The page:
Liz Ellis - Netball - AthletesVoice
Liz Ellis - Netball - AthletesVoice


The courage to do nothing

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The courage to do nothing


I had reason recently to go back and watch the 2007 World Cup final, which was my last game.


Norma Plummer was our coach and she made two decisions which, I believe, showed what a great strategist she was then and still is.


It highlighted for me a really important point – that the World Cup, starting on Friday, will be a fascinating tussle between five really wonderful netball coaches.


There’s Norma, who’s done great things with South Africa, Tracey Neville, who led England to last year’s Commonwealth Games gold medal, Noeline Taurua who’s working really well with a young New Zealand team, Marvette Anderson, who’s leading a Jamaica side that’s gone to number two in the world, and Australia’s Lisa Alexander, who has tasted World Cup and Commonwealth Games success.


The talking points of any World Cup revolve mostly around the players, of course. It’s all about who’s playing well, which combinations work best and which teams are in form. But the reality is, to win a World Cup, you need everyone performing – and that includes your coach. 


I think, for that reason, this World Cup will be interesting for what’s happening on the court but also for what’s happening on the sidelines.


There are several great coaches in this tournament, who all have degrees of success and really impressive individual talents and styles.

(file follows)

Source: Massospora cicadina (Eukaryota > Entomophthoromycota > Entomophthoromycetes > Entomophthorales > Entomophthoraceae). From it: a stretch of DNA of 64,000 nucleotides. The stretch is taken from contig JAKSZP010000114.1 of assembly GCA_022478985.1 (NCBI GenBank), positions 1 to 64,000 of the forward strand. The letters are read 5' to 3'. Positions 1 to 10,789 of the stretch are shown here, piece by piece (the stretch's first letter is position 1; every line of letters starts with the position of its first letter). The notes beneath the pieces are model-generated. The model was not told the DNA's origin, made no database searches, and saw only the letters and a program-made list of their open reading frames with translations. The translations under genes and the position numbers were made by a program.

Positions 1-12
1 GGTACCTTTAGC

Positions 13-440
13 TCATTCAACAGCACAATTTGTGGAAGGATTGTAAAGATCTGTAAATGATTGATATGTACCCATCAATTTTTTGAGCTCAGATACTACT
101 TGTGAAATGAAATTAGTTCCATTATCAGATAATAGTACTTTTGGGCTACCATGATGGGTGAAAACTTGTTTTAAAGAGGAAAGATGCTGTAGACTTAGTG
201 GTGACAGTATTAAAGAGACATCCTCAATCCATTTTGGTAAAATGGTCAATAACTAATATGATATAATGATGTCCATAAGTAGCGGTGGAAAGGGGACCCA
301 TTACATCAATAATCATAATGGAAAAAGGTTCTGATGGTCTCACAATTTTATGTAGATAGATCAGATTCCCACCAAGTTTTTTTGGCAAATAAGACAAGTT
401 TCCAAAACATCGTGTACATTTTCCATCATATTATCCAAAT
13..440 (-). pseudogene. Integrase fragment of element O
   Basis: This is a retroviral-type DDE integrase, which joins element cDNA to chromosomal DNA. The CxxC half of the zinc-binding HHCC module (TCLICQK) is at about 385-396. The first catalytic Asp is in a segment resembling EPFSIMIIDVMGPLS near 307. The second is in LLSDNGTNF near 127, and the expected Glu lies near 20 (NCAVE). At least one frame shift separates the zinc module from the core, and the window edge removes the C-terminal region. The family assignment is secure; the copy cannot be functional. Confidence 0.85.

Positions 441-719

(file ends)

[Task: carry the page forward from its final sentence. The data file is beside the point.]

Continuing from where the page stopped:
Norma always had the belief that you don’t leave a combination out there if they’re labouring. We were six or seven goals up at halftime in that 2007 final and she made the huge call to take Sharelle McMahon off, because she felt Sharelle wasn’t hitting goals and all the work was being done through Cath Cox. 


Now, if it was me, I wouldn’t have made that change. But Norma was looking for the right combination and I could see what she was trying to do.


For that reason, as the captain, I didn’t try to change her mind. I respected that she reads the game really well and was looking for what would work best in that particular situation. 


At the next break, Norma made another huge call that I don’t know if many other coaches would have had the courage to do. At three-quarter-time, she subbed off Selina Gilsenan, our wing defence.


Selina was one of the greatest athletes I ever played with. But she’d been suffering with an ankle injury and Norma decided that Julie Corletto should come on in Selina’s place.


Julie was simply outstanding. That decision not only helped restore our momentum in that part of the court, it set up Julie to play in the next two World Cups and become such an important player for Australia. 




Peaking at the crucial moment

Big decisions during a game are important. But World Cups are not won on the run. They are won across the previous four years.


Everything you do in the four years leading up comes into play during the two or so weeks of the tournament. 


Norma’s decision to replace Sharelle, strictly speaking, didn’t work. We ran all four shooters at different stages through the game. But, because our preparation had been so good, so disciplined, it didn’t make all that much difference.


I knew all our players were ready to do their job. It was a powerful thing to have in your back pocket at halftime in a World Cup final. 


The big thing for the coach is that sometimes it’s about having the courage to make a change. Other times, it’s about resisting the urge to make a change.


I think Tracey Neville did that really well in the Commonwealth Games final, staying with the team she had out there and, against the odds, they came up with a special win.


Tracey coaches an England team that will be hard to beat. The way she got them back on track in the lead-up to the Comm Games was extraordinary. 


Two weeks out from the Games, they weren’t looking anywhere near being medallists, but she got them playing their best game in the final.